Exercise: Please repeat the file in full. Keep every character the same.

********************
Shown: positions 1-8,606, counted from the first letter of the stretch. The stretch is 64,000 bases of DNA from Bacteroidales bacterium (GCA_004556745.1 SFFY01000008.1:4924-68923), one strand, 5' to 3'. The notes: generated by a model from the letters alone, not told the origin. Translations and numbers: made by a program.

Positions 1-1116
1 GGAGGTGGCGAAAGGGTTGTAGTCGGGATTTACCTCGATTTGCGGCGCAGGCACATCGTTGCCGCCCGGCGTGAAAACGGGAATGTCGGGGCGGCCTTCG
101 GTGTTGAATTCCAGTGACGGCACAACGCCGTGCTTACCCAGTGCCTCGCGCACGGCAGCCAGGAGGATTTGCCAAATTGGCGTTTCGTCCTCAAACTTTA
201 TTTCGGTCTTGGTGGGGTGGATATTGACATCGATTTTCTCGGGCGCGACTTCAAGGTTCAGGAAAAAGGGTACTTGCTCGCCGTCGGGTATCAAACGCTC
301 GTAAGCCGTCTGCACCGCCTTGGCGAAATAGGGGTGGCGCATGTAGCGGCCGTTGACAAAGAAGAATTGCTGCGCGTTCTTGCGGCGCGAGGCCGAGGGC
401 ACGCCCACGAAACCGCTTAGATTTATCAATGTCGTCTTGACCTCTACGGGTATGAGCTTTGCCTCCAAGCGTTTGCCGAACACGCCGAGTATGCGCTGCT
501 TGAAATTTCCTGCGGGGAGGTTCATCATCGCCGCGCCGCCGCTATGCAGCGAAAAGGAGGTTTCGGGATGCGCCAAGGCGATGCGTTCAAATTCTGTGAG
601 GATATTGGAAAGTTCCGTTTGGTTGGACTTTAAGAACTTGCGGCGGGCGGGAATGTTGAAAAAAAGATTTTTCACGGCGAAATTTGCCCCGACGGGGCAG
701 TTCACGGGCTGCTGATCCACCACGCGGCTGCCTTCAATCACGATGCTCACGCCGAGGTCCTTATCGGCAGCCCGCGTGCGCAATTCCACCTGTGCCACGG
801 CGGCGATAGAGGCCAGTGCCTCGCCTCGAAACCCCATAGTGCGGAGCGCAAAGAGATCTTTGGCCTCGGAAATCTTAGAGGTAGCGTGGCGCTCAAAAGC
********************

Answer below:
Shown: positions 1-8,606, counted from the first letter of the stretch. The stretch is 64,000 bases of DNA from Bacteroidales bacterium (GCA_004556745.1 SFFY01000008.1:4924-68923), one strand, 5' to 3'. The notes: generated by a model from the letters alone, not told the origin. Translations and numbers: made by a program.

Positions 1-1116
1 GGAGGTGGCGAAAGGGTTGTAGTCGGGATTTACCTCGATTTGCGGCGCAGGCACATCGTTGCCGCCCGGCGTGAAAACGGGAATGTCGGGGCGGCCTTCG
101 GTGTTGAATTCCAGTGACGGCACAACGCCGTGCTTACCCAGTGCCTCGCGCACGGCAGCCAGGAGGATTTGCCAAATTGGCGTTTCGTCCTCAAACTTTA
201 TTTCGGTCTTGGTGGGGTGGATATTGACATCGATTTTCTCGGGCGCGACTTCAAGGTTCAGGAAAAAGGGTACTTGCTCGCCGTCGGGTATCAAACGCTC
301 GTAAGCCGTCTGCACCGCCTTGGCGAAATAGGGGTGGCGCATGTAGCGGCCGTTGACAAAGAAGAATTGCTGCGCGTTCTTGCGGCGCGAGGCCGAGGGC
401 ACGCCCACGAAACCGCTTAGATTTATCAATGTCGTCTTGACCTCTACGGGTATGAGCTTTGCCTCCAAGCGTTTGCCGAACACGCCGAGTATGCGCTGCT
501 TGAAATTTCCTGCGGGGAGGTTCATCATCGCCGCGCCGCCGCTATGCAGCGAAAAGGAGGTTTCGGGATGCGCCAAGGCGATGCGTTCAAATTCTGTGAG
601 GATATTGGAAAGTTCCGTTTGGTTGGACTTTAAGAACTTGCGGCGGGCGGGAATGTTGAAAAAAAGATTTTTCACGGCGAAATTTGCCCCGACGGGGCAG
701 TTCACGGGCTGCTGATCCACCACGCGGCTGCCTTCAATCACGATGCTCACGCCGAGGTCCTTATCGGCAGCCCGCGTGCGCAATTCCACCTGTGCCACGG
801 CGGCGATAGAGGCCAGTGCCTCGCCTCGAAACCCCATAGTGCGGAGCGCAAAGAGATCTTTGGCCTCGGAAATCTTAGAGGTAGCGTGGCGCTCAAAAGC